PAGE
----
Hong Kong International Airport (HKIA) has revealed plans to increase the number of mainland China-based remote check-in and baggage drop facilities from 16 to 29 by 2025.
This is part of its strategy to gain a greater share of cross-border air passengers, reported South China Morning Post.
The plan was announced by Airport Authority Hong Kong CEO Fred Lam Tin-fuk at the fourth Aviation Silk Road International Conference.
Under the proposals, 13 new upstream check-in facilities will be added over the next six years. The existing remote check-in and baggage drop facilities are based at ferry terminals and cross-border check points in the Greater Bay area.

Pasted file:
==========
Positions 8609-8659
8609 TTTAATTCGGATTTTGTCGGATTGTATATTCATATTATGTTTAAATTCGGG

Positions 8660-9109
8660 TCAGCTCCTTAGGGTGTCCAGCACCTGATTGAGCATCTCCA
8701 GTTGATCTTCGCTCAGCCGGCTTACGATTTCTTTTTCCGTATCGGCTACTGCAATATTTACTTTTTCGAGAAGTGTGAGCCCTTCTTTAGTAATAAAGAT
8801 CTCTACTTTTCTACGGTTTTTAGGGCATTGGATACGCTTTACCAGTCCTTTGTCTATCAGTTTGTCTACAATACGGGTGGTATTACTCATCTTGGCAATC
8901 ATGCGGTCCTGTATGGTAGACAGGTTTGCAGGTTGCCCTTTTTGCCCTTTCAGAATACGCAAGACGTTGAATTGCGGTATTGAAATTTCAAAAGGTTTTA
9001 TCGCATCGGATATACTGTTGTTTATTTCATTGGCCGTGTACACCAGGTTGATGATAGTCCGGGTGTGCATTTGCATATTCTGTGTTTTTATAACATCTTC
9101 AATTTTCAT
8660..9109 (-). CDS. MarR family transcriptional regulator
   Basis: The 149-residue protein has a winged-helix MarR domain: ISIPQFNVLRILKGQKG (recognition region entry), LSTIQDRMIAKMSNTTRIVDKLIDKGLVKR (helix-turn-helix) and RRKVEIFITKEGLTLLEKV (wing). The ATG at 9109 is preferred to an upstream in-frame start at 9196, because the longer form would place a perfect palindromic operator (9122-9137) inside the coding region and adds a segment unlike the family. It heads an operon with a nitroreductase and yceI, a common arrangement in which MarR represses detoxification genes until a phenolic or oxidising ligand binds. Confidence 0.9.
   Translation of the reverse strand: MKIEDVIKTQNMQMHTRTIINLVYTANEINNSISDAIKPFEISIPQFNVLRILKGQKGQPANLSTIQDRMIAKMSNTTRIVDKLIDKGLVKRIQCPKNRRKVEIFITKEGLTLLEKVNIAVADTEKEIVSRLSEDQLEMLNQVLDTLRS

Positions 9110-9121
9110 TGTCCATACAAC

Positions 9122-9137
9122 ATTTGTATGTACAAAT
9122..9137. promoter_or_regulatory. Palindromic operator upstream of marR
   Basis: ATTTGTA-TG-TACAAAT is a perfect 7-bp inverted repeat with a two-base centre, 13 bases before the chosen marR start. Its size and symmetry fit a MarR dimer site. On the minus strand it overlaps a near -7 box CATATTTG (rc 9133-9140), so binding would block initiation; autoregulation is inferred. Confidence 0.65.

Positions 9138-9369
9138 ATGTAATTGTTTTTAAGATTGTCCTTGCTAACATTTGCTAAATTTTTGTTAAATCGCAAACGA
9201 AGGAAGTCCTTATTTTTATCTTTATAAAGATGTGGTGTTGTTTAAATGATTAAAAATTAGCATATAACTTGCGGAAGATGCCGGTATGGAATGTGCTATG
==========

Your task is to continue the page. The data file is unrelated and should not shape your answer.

These ‘city terminals’ primarily cater to passengers travelling to and from HKIA by coach.
With the expanded facility, the airport plans to attract more mainland Chinese passengers to fly through Hong Kong instead of other cities such as Guangzhou and Shenzhen.
HKIA handled around 14.5 million passengers in 2018.
China plans to integrate Hong Kong, Macau and nine other mainland cities with the aim of turning them into economic hubs capable of competing with other financial centres such as Silicon Valley.
The Greater Bay area is currently served by five airports, all of which lie just 150km away from each other.
Hong Kong airport is the busiest in terms of routes and traffic. However, Shenzhen and Guangzhou are quickly catching up.
In February, Chinese authorities granted approval to a ticketing arrangement that integrates airlines with other types of transport between Hong Kong and mainland China.
Lam was quoted by the publication as saying: “Last month’s development plan outlined by Beijing really puts Hong Kong International Airport on the map in terms of being the region’s aviation hub.